A referral is simply one or more questions concerning a point of law, which are to be answered by the Enlarged Board of Appeal (EBoA). The questions can either come from a board of appeal or from the President of the EPO. In the case of a referral by a board of appeal, the EBoA issues a decision. In the case of a referral by the President, the EBoA issues an opinion.
The President of the EPO is empowered by Art. 112(1)(b) of the European Patent Convention (EPC) to refer a point of law to the EBoA. A referral is made in order to ensure uniform application of the law or if a point of law of fundamental importance arises. A prerequisite is that two boards of appeal have given different (i.e. conflicting) decisions on that point of law.Top of page
According to Art. 22 EPC, the Enlarged Board of Appeal (EBoA) is responsible for deciding or giving opinions on points of law referred to it by a board of appeal or the President. The purpose of such a referral is to ensure uniform application of the law or if a point of law of fundamental importance arises, rather than ruling on abstract points of law. For these cases the EBoA consists of five legally and two technically qualified members. The Chairman of the EBoA is the Vice-President of Directorate General 3 (Appeals - DG3); for each individual case he will designate the composition of the EBoA in accordance with the Board's business distribution scheme. The members are independent and are not bound by any instructions (Art. 23 EPC).
In case G3/08, the technically qualified members of the EBoA were: Dai Rees (GB, Chairman, EPO Board of Appeal 3.5.05) and André Klein (FR, Chairman, EPO Board of Appeal 3.4.02). Other than the Chairman, the legally qualified members were: Martin Vogel (DE, Member, EPO Board of Appeal 3.1.01), Michael Dorn (DK, Judge, High Court of Eastern Denmark), Uwe Scharen (DE, Presiding Judge of the 10th Senate, Bundesgerichthof) and Jean-Pierre Seitz (FR, Member, EPO Board of Appeal 3.1.01).Top of page
It cannot simply refuse to treat the referral. However, it could decide that the referral is inadmissible, if, for example, it considers that the requirements set out in Art. 112(1) EPC have not been met. This provision requires that two boards of appeal have given different (i.e. conflicting) decisions on a point of law of fundamental importance, whereby the ‘two boards’ requirement is also met when a single board in different compositions issues conflicting decisions.Top of page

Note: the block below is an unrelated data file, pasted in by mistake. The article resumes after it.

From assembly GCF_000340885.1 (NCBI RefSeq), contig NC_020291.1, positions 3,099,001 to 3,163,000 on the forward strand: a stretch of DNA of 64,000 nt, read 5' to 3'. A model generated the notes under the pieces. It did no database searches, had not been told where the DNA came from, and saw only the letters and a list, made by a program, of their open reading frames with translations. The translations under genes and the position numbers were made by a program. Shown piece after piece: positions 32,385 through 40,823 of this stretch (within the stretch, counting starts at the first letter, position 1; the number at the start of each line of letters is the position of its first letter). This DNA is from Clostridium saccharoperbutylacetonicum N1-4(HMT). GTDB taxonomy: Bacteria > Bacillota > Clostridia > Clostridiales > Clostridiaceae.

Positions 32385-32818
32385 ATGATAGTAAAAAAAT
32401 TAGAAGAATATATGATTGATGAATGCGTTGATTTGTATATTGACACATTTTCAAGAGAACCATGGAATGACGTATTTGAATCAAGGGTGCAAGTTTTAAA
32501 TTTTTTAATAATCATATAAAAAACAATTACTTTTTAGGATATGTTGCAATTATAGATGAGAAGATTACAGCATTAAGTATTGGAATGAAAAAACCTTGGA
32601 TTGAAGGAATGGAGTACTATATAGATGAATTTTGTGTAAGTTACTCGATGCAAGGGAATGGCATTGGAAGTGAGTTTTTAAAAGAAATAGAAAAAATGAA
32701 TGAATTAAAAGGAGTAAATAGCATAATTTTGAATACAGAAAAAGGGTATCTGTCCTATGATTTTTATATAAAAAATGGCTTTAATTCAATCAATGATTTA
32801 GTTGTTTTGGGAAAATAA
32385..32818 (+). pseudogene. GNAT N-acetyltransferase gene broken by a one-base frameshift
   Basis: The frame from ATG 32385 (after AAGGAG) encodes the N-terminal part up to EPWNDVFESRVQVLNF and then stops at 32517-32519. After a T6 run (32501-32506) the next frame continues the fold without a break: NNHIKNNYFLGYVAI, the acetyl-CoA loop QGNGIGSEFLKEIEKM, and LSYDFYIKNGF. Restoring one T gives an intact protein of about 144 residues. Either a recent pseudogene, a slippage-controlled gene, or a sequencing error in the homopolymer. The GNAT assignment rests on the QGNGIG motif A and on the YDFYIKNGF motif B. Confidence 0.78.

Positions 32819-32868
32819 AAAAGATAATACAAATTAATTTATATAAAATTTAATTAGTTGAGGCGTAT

Contrary to a common law legal system, under the EPC decisions from appeals have a very limited binding effect. Decisions on questions put to the EBoA by a board of appeal are only binding on that board for the specific appeal in question.
The decision or opinion of the EBoA does however de facto bind every board of appeal: under Article 21 of the Rules of Procedure of the Boards of Appeal (OJ EPO 2007/11, 536), if a board wants to deviate from a decision or opinion of the EBoA it has to refer the matter once more to the EBoA. In practice the examining divisions of the EPO will also follow the decisions and opinions of the EBoA.
National patent offices and courts are not bound by the interpretation of the EPC given by the EBoA. However, various references from national judgements indicate that they regard the EBoA as an important authority for guidance on how the EPC is to be interpreted.Top of page
At present there is a degree of uncertainty and controversy when it comes to assessing the patentability of applications which relate, to a lesser or greater extent, to programs for computers. It is hoped that an opinion from the EBoA will give guidance that provides clarity and legal certainty for examiners, applicants and the wider public.Top of page
While there have been requests from national courts and applicants (most notably from the England and Wales Court of Appeal in the Aerotel/Macrossan judgement), this has not influenced the decision to refer. Differences in practice between the EPO and national courts do not provide a proper legal basis for a referral (for details see G3/08, Reasons 7.2.2 and 7.2.7). The case law of the boards of appeal is continually monitored in all fields and, where necessary, the option of referring a matter to the EBoA is investigated.Top of page
The EBoA's opinion cannot change the EPC, which requires that computer programs as such are excluded from patentability (Art. 52(2)(c) and (3) EPC). Guidance is sought on how some of the finer aspects of this exclusion are to be applied by examining divisions and boards of appeal.Top of page
There is no mechanism to challenge an opinion of the EBoA as it constitutes the highest instance of the EPO. According to the Rules of Procedure of the Boards of Appeal (RPBA), if a board of appeal considers it necessary to deviate from the opinion of the EBoA, it shall refer the matter back to the EBoA (Art. 21 RPBA).Top of page